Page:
Whilst the question of specie payments is in abeyance, the prudent business man is careful about contracting debts payable in the distant future. The nation should follow the same rule. A prostrate commerce is to be rebuilt and all industries encouraged.

The young men of the country, those who from their age must be its rulers twenty-five years hence, have a peculiar interest in maintaining the national honor. A moment's reflection as to what will be our commanding influence among the nations of the earth in their day, if they are only true to themselves, should inspire them with national pride. All divisions, geographical, political, and religious, can join in this common sentiment.

How the public debt is to be paid, or specie payments resumed, is not so important as that a plan should be adopted and acquiesced in. A united determination to do is worth more than divided councils upon the method of doing. Legislation on this subject may not be necessary now, nor even advisable, but it will be when the civil law is more fully restored in all parts of the country, and trade resumes its wonted channel.

It will be my endeavor to execute all laws in good faith, to collect all revenues assessed and to have them properly accounted for and economically disbursed. I will, to the best of my ability, appoint to office those only who will carry out this design.

In regard to foreign policy, I would deal with nations as equitable law requires individuals to deal with each other; and I would protect the lawabiding citizen, whether native or of foreign birth, wherever his rights are jeopardized or the flag of our country floats. I would respect the rights of all nations, demanding equal respect for our own. If others depart from this rule in their dealings with us, we may be compelled to follow their precedent,

The proper treatment of the original occupants of this land, the Indian,

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Staaten, 4. März


is one deserving of careful study. I will favor any course towards them which No. 3944

Vereinigte tends to their civilization, christianization, and ultimate citizenship.

The question of suffrage is one which is likely to agitate the public so long as a portion of the citizens of the nation are excluded from its privileges in any State. It seems to me very desirable that this question should be settled now, and I entertain the hope, and express the desire, that it may be, by the ratification of the fifteenth article of amendment to the Constitution.

In conclusion, I would ask patient forbearance one towards another throughout the land, and a determined effort on the part of every citizen to do his share towards cementing a happy Union, and I ask the prayers of the nation to Almighty God in behalf of this consummation.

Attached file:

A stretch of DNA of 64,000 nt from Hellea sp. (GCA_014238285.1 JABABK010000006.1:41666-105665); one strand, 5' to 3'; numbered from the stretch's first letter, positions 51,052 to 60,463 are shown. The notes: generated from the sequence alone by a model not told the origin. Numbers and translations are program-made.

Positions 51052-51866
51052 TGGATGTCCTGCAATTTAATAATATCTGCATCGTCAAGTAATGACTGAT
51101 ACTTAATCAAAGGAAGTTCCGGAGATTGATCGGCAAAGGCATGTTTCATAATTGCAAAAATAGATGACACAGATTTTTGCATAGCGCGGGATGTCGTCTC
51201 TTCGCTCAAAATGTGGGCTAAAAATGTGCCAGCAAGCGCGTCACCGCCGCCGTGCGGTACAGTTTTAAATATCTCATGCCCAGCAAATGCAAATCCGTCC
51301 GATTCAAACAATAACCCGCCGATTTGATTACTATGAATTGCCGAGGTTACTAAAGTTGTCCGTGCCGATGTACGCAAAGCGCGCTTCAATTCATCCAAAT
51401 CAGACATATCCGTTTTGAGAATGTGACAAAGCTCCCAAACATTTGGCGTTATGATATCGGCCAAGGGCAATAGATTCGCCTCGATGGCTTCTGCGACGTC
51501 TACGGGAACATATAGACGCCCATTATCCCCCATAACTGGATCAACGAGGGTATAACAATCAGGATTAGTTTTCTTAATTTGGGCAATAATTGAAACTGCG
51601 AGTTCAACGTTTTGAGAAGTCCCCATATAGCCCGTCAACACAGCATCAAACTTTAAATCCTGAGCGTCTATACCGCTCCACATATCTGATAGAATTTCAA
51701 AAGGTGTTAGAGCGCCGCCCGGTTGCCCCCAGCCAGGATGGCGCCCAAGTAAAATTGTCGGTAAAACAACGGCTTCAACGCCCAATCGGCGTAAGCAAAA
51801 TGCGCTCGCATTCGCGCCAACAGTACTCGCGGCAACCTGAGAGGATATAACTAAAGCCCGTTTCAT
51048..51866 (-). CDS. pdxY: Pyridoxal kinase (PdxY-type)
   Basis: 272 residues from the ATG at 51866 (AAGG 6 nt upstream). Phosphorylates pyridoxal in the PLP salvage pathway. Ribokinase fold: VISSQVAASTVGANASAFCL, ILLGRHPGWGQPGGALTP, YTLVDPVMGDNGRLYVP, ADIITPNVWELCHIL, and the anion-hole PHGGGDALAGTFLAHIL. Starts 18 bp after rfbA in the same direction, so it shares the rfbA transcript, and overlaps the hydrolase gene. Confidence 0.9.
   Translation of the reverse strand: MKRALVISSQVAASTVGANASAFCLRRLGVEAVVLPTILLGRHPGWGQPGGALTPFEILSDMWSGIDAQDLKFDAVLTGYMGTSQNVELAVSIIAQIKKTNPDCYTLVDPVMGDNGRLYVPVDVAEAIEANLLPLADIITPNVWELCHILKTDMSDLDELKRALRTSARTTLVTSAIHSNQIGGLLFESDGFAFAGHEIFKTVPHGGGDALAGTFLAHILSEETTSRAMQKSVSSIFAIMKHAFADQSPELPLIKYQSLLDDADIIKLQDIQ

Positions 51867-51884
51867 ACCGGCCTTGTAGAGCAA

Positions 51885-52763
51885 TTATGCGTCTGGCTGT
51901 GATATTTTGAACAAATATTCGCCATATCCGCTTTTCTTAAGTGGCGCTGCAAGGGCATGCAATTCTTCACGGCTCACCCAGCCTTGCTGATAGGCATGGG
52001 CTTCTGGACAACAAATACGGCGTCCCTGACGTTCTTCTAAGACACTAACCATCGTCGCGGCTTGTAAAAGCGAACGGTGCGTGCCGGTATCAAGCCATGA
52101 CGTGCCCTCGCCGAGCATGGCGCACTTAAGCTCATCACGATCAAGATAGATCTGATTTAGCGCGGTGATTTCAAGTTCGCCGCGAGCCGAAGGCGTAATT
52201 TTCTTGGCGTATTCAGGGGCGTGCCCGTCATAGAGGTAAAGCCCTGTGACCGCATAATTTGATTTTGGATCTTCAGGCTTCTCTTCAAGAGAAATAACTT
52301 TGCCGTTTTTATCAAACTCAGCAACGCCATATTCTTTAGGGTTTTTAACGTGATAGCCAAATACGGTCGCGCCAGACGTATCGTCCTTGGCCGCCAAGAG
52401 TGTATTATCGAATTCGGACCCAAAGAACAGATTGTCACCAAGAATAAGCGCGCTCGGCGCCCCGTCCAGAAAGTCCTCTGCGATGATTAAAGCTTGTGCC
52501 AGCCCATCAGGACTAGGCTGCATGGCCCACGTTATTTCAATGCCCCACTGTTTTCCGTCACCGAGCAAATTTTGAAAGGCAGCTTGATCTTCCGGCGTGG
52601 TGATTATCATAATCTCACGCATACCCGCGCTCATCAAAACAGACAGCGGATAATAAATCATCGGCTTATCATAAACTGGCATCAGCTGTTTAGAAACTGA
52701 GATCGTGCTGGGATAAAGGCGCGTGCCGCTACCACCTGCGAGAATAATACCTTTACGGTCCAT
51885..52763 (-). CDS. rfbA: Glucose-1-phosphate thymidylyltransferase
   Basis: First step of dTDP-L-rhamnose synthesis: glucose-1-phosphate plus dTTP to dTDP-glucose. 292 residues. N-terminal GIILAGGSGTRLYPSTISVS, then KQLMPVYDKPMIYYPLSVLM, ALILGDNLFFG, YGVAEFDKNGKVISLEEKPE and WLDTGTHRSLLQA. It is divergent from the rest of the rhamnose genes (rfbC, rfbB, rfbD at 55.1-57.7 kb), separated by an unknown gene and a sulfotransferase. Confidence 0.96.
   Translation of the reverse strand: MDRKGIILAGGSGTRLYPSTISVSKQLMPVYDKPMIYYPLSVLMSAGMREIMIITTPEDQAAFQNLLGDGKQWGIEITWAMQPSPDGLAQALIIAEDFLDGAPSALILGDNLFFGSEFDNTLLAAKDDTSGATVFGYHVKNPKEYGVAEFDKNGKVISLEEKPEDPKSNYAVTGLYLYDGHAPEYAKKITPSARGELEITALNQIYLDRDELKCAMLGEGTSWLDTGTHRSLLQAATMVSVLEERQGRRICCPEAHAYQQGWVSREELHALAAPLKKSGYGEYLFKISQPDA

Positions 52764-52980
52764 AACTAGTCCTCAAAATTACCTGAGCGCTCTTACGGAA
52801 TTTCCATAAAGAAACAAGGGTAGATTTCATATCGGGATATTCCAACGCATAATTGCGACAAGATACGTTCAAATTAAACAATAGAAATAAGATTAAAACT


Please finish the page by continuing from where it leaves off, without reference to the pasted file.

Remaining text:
No. 3945.

VEREINIGTE STAATEN von AMERIKA. Botschaft des Präsidenten an den


6. Decbr.


To the Senate and House of Representatives :

No. 3945.

Vereinigte In coming before you for the first time as Chief Magistrate of this great Staaten, nation it is with gratitude to the Giver of all good for the many benefits we enjoy: we are blessed with peace at home, and are without entangling alliances abroad to forebode trouble; with a territory unsurpassed in fertility, of an area equal to the abundant support of five hundred millions of people, and abounding in every variety of useful mineral in quantity sufficient to supply the world for generations; with exuberant crops; with a variety of climate adapted to the production of every species of earth's riches, and suited to the habits, tastes, and requirements of every living thing; with a population of forty millions of free people, all speaking one language; with facilities for every mortal to acquire an education; with institutions closing to none the avenues to fame or any blessing of fortune that may be coveted; with freedom of the pulpit, the press, and the school; with a revenue flowing into the national treasury beyond the requirements of the government. Happily, harmony is being rapidly restored within our own borders. Manufactures hitherto unknown in our country are springing up in all sections, producing a degree of national independence unequaled by that of any other power.

These blessings and countless others are intrusted to your care and mine for safe-keeping for the brief period of our tenure of office. In a short time we must, each of us, return to the ranks of the people who have conferred upon us our honors, and account to them for our stewardship. I earnestly desire that neither you nor I may be condemned by a free and enlightened constituency, nor by our own consciences.

Emerging from a rebellion of gigantic magnitude, aided as it was by the sympathies and assistance of nations with which we were at peace, eleven States of the Union were,

four years ago, left without legal State governments. A national debt had been contracted; American commerce was almost driven